The data shown below were collected from the profiles of 3 tweeters who shared this research output. Click here to find out more about how the information was compiled.

Mendeley readers

The data shown below were compiled from readership statistics for 73 Mendeley readers of this research output. Click here to see the associated Mendeley record.

Geographical breakdown

Country Count As %
United States 2 3%
Mexico 1 1%
South Africa 1 1%
Belgium 1 1%
Japan 1 1%
Norway 1 1%
Unknown 66 90%

Demographic breakdown

Readers by professional status Count As %
Student > Master 17 23%
Student > Ph. D. Student 15 21%
Researcher 10 14%
Student > Bachelor 9 12%
Other 5 7%
Other 13 18%
Unknown 4 5%
Readers by discipline Count As %
Environmental Science 27 37%
Agricultural and Biological Sciences 17 23%
Earth and Planetary Sciences 8 11%
Engineering 4 5%
Social Sciences 3 4%
Other 3 4%
Unknown 11 15%

Attention Score in Context

This research output has an Altmetric Attention Score of 2. This is our high-level measure of the quality and quantity of online attention that it has received. This Attention Score, as well as the ranking and number of research outputs shown below, was calculated when the research output was last mentioned on 01 July 2014.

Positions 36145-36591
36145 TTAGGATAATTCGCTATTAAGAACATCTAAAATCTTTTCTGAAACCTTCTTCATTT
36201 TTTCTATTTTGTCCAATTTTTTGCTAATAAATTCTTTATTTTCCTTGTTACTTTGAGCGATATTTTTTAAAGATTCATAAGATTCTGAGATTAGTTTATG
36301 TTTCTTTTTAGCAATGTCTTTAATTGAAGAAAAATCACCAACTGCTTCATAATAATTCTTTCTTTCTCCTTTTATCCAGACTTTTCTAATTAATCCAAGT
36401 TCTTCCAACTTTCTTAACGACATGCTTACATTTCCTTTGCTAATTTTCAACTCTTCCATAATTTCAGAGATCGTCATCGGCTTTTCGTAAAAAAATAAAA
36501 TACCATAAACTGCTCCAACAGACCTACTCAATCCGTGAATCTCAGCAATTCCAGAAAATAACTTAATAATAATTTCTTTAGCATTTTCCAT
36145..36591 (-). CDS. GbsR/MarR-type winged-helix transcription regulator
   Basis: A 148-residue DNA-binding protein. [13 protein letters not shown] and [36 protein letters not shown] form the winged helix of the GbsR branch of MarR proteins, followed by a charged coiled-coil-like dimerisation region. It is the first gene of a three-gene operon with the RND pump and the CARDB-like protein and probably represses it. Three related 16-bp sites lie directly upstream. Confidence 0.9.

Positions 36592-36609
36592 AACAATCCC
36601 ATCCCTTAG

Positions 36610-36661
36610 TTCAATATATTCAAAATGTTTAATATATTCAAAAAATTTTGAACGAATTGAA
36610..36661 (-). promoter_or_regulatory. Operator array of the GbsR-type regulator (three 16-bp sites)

All research outputs
#6,495,057
of 12,019,953 outputs
Outputs from Journal of Environmental Management
#995
of 1,941 outputs
Outputs of similar age
#73,620
of 191,727 outputs
Outputs of similar age from Journal of Environmental Management
#4
of 15 outputs
Altmetric has tracked 12,019,953 research outputs across all sources so far. This one is in the 44th percentile – i.e., 44% of other outputs scored the same or lower than it.
So far Altmetric has tracked 1,941 research outputs from this source. They typically receive a little more attention than average, with a mean Attention Score of 5.1. This one is in the 46th percentile – i.e., 46% of its peers scored the same or lower than it.
Older research outputs will score higher simply because they've had more time to accumulate mentions. To account for age we can compare this Altmetric Attention Score to the 191,727 tracked outputs that were published within six weeks on either side of this one in any source. This one has gotten more attention than average, scoring higher than 59% of its contemporaries.
We're also able to compare this research output to 15 others from the same source and published within six weeks on either side of this one. This one has gotten more attention than average, scoring higher than 73% of its contemporaries.